The Van Loveren winery lost a quarter of its turnover last year due to South Africa’s COVID- 19 lockdown regulations.
The company has formed three black economic empowerment collaborations.
Within the next three years, 20% of Van Loveren’s wine grape intake will be sourced from B-BBEE producers.
The COVID-19 crisis and its related lockdowns hit businesses hard, and none more so than those in the alcohol and wine industry. As a result of the 2020 ban on alcohol sales in South Africa, which lasted for a total of around five-and-half months, Van Loveren winery in Robertson, Western Cape, run by the four Retief cousins, lost 25% of its turnover and a beloved B-BBEE partner.
However, the cousins didn’t lose their way; instead, the Van Loveren team chose to focus on innovating their marketing and product. And, unlike many other businesses, they were able to retain all their staff during this difficult period.
“Local wine sales were impossible for half [of 2020], but luckily we sell 40% of our wines overseas. This gave us a nice buffer,” says Phillip Retief, managing director of Van Loveren. He believes that diversification has been the family business’s saving grace. “I don’t think all wine companies necessarily did badly in the past year. Many do a lot of business overseas, and I think the weakness of the rand [last year] drove sales and assisted in growing margins.”
Van Loveren produces 1,5 million nine-litre cartons of wine per year. The Retiefs’ farming operations comprises 1 000ha of irrigated wine grapes, citrus, almonds and cherries. “We’re on a bit of an exploratory mission,” says Retief. “Yes, we are still primarily a wine company, but we have realised the value of diversification; not only in terms of branding and wine styles, but also with regard to moving into other products in order to better manage risk.”
They planted their fruit trees five years ago, and they are only now starting to bear. “It takes about 10 years to get a new product running in agriculture,” explains Retief.
AN UNFRIENDLY ENVIRONMENT
The Retief cousins have known for at least the past five years that the wine and liquor industry is not in government’s good books. “We knew this even before the [COVID-19] pandemic, but the events of the past year brought the simmering pot to a boil. The Disaster Management Act has made it easy for officials to do what they have wanted to do to the [wine and alcohol] industry for a long time. As a business, we needed to take this into account when planning our future.”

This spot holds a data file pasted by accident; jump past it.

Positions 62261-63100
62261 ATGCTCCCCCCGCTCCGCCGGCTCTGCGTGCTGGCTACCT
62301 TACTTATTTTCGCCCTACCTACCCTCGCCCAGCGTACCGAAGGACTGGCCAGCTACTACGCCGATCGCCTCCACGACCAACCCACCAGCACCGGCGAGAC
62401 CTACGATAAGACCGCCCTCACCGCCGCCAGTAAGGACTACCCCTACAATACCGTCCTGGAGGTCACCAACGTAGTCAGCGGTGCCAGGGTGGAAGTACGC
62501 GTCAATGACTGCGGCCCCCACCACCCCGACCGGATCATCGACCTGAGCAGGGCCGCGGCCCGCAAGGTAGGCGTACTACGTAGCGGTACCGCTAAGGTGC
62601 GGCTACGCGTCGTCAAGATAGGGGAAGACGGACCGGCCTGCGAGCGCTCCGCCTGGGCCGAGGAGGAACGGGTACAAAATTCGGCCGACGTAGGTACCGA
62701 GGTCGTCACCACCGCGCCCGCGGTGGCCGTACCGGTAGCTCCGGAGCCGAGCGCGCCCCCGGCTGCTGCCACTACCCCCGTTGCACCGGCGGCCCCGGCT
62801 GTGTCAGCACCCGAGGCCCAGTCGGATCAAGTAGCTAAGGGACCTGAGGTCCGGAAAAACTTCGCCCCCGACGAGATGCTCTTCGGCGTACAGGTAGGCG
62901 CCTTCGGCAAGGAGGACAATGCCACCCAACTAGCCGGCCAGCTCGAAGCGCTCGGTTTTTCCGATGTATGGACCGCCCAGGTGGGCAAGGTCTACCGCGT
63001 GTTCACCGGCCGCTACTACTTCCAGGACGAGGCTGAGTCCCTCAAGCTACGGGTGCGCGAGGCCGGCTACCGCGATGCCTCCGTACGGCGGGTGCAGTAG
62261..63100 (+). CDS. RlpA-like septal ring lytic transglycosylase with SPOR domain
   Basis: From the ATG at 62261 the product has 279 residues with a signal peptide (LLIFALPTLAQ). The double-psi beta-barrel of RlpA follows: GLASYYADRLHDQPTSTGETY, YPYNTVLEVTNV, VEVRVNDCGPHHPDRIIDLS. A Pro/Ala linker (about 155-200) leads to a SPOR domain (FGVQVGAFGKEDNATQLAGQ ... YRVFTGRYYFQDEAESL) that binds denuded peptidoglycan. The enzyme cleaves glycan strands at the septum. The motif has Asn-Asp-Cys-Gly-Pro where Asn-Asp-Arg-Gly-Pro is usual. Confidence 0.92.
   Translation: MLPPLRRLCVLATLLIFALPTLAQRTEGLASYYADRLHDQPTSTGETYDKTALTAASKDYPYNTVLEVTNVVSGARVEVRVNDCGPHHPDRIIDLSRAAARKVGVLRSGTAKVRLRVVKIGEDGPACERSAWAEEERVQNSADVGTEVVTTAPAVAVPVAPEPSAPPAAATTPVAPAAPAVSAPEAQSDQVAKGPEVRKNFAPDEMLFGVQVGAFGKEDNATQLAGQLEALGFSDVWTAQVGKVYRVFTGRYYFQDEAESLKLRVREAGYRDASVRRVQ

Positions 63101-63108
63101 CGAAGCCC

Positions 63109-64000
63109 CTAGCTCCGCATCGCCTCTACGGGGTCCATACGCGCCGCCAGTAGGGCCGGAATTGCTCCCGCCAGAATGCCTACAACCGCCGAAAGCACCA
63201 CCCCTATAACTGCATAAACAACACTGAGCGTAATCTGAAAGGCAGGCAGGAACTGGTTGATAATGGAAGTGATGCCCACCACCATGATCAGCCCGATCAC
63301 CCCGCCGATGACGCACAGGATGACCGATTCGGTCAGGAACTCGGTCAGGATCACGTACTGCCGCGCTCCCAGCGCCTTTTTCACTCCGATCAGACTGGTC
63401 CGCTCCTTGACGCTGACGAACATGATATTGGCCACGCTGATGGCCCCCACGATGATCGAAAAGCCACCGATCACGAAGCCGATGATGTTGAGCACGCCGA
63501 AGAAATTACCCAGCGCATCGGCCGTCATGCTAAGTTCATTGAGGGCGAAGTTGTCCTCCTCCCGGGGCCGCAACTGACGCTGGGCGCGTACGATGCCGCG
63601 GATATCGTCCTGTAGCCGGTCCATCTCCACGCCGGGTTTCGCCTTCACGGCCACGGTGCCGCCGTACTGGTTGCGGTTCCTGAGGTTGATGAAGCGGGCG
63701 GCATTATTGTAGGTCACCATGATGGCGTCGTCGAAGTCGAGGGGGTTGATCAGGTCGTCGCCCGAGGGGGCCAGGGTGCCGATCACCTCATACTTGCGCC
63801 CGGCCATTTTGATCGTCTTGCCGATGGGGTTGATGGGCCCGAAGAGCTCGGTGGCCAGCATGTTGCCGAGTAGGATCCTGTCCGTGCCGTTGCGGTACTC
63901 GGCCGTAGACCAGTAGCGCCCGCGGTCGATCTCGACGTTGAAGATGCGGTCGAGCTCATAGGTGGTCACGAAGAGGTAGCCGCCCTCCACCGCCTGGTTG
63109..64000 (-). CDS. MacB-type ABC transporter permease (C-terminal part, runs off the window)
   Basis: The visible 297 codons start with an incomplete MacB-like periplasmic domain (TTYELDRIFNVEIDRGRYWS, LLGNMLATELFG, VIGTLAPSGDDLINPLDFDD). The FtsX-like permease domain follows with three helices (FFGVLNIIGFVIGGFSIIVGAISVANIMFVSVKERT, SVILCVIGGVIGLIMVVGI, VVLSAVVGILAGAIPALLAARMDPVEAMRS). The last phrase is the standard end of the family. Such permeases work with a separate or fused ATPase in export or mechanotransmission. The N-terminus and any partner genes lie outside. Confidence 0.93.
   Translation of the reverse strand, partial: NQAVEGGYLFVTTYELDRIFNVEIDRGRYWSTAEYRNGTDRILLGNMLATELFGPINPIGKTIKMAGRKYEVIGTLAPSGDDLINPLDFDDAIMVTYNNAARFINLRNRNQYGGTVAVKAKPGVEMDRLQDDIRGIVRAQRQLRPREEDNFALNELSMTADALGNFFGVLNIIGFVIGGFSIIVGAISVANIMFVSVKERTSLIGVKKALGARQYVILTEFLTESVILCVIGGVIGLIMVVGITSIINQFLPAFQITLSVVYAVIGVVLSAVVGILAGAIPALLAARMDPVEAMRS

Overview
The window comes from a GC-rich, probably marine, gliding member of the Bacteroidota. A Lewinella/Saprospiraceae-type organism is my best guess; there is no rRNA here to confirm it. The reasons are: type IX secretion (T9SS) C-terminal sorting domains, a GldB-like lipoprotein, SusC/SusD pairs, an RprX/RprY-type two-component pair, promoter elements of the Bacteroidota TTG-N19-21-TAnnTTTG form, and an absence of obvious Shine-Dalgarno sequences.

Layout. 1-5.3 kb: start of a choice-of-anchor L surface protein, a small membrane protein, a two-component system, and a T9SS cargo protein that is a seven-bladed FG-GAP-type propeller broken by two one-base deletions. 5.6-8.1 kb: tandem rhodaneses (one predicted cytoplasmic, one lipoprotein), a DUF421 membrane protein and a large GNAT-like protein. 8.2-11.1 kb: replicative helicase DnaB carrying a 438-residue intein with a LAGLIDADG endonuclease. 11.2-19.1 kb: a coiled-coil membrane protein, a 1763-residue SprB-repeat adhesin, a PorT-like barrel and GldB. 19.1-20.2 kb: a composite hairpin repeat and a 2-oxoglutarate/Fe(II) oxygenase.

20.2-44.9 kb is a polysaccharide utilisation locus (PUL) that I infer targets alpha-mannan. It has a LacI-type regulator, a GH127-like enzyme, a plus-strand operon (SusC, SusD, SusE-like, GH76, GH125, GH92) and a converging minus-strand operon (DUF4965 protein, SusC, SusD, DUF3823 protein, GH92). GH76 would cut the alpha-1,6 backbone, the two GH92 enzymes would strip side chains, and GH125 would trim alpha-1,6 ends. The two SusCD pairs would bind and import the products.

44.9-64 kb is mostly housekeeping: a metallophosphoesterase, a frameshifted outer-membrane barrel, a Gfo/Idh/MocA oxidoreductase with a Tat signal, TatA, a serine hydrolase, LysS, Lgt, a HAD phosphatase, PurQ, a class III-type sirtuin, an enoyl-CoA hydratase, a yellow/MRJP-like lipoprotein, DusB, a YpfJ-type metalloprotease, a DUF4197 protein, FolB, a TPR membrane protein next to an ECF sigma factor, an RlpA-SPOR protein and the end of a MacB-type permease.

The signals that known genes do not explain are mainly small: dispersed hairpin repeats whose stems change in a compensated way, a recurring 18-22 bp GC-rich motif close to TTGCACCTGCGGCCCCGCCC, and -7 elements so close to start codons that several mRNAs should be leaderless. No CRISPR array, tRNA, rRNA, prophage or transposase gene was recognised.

Going forward, the Retiefs anticipate even more changes to the local wine sector. “It could be a [curbing of] business hours, a minimum packaging volume, minimum unit pricing, or a higher legal drinking age,” says Retief.
Continue reading your story on the app
Continue reading your story in the magazine
Growing Brussels sprouts
Brussels sprouts attract their fair share of pests. Here’s how to identify and control the important species.
Cutworms and thrips are major threats to onion plants, and must be dealt with timeously to save your crop, says Bill Kerr.
Higher milk production, lower carbon footprint
Pressure is mounting on dairy farmers to reduce their carbon footprint. The good news is that research shows it is not only possible, but can be done in a way that increases productivity. Lindi Botha reports.
Improving seed import/export regulations in Rwanda
Increasing sugar tax will cost more jobs – industry
With the ending of the moratorium on increases to the Health Promotion Levy (HPL), or so-called sugar tax, in 2022, renewed calls to double the levy could cost the sugar industry millions of rands.
Saving Southern Africa's smallest wild cat
Marion and Richard Holmes, who live near Cradock in the Eastern Cape, have made it their life’s ambition to conserve the vulnerable black-footed cat and African wildcat. They spoke to Annelie Coleman about the methods they employ.
There was a period in South Africa’s past when a well-kept tennis court was as much a part of a prosperous farm as a vegetable garden or a tractor. And this applied in the dusty Karoo as well as in the lush Lowveld, says Graham Jooste.
Meet the ‘Barbarians'
A display of part of farmer Herman Dewing‘s huge collection of barbed wire. FW ARCHIVE
Watch out for glyphosate contamination
The repeated use of the herbicide glyphosate has been found to compromise fruit production. James Dick, co-owner of production consultancy DNS Crop Institute, spoke to Glenneis Kriel about this problem.
Fire and regenerative rangeland management
Fire is a management tool and, like a hammer, it can have good or bad consequences, depending on how and when it is used. This requires careful consideration of a farm’s conditions, writes Colin Nott, a regenerative agricultural consultant based in Namibia.
Barberton is known for its gold rush history and the unique geology of the surrounding mountains. Come meet the people who call this fascinating townhome.
Waiting For Santa
Amy’Leigh de Jager is excited for Christmas but she’s still struggling to adjust after her traumatic kidnap ordeal